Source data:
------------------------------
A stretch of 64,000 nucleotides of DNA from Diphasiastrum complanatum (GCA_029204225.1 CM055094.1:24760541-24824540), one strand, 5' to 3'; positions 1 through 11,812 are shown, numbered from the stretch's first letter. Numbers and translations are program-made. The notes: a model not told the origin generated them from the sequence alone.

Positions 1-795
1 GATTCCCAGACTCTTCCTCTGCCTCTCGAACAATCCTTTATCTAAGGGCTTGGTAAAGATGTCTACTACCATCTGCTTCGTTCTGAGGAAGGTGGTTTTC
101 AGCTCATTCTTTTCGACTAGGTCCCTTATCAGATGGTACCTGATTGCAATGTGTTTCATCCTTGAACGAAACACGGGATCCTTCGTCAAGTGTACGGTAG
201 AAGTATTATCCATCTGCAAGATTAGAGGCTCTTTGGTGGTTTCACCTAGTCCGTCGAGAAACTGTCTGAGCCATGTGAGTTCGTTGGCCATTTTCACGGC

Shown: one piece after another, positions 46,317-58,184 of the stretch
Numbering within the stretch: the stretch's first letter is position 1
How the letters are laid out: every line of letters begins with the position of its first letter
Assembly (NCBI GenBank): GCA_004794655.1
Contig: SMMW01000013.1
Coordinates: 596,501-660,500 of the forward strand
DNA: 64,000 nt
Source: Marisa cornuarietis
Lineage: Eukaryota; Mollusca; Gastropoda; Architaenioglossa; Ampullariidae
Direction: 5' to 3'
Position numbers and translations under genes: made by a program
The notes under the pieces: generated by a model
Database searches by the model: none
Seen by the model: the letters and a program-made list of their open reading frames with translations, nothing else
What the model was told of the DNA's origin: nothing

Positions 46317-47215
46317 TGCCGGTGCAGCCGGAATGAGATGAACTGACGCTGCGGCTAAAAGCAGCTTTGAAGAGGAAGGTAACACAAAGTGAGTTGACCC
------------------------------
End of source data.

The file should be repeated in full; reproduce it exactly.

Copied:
A stretch of 64,000 nucleotides of DNA from Diphasiastrum complanatum (GCA_029204225.1 CM055094.1:24760541-24824540), one strand, 5' to 3'; positions 1 through 11,812 are shown, numbered from the stretch's first letter. Numbers and translations are program-made. The notes: a model not told the origin generated them from the sequence alone.

Positions 1-795
1 GATTCCCAGACTCTTCCTCTGCCTCTCGAACAATCCTTTATCTAAGGGCTTGGTAAAGATGTCTACTACCATCTGCTTCGTTCTGAGGAAGGTGGTTTTC
101 AGCTCATTCTTTTCGACTAGGTCCCTTATCAGATGGTACCTGATTGCAATGTGTTTCATCCTTGAACGAAACACGGGATCCTTCGTCAAGTGTACGGTAG
201 AAGTATTATCCATCTGCAAGATTAGAGGCTCTTTGGTGGTTTCACCTAGTCCGTCGAGAAACTGTCTGAGCCATGTGAGTTCGTTGGCCATTTTCACGGC

Shown: one piece after another, positions 46,317-58,184 of the stretch
Numbering within the stretch: the stretch's first letter is position 1
How the letters are laid out: every line of letters begins with the position of its first letter
Assembly (NCBI GenBank): GCA_004794655.1
Contig: SMMW01000013.1
Coordinates: 596,501-660,500 of the forward strand
DNA: 64,000 nt
Source: Marisa cornuarietis
Lineage: Eukaryota; Mollusca; Gastropoda; Architaenioglossa; Ampullariidae
Direction: 5' to 3'
Position numbers and translations under genes: made by a program
The notes under the pieces: generated by a model
Database searches by the model: none
Seen by the model: the letters and a program-made list of their open reading frames with translations, nothing else
What the model was told of the DNA's origin: nothing

Positions 46317-47215
46317 TGCCGGTGCAGCCGGAATGAGATGAACTGACGCTGCGGCTAAAAGCAGCTTTGAAGAGGAAGGTAACACAAAGTGAGTTGACCC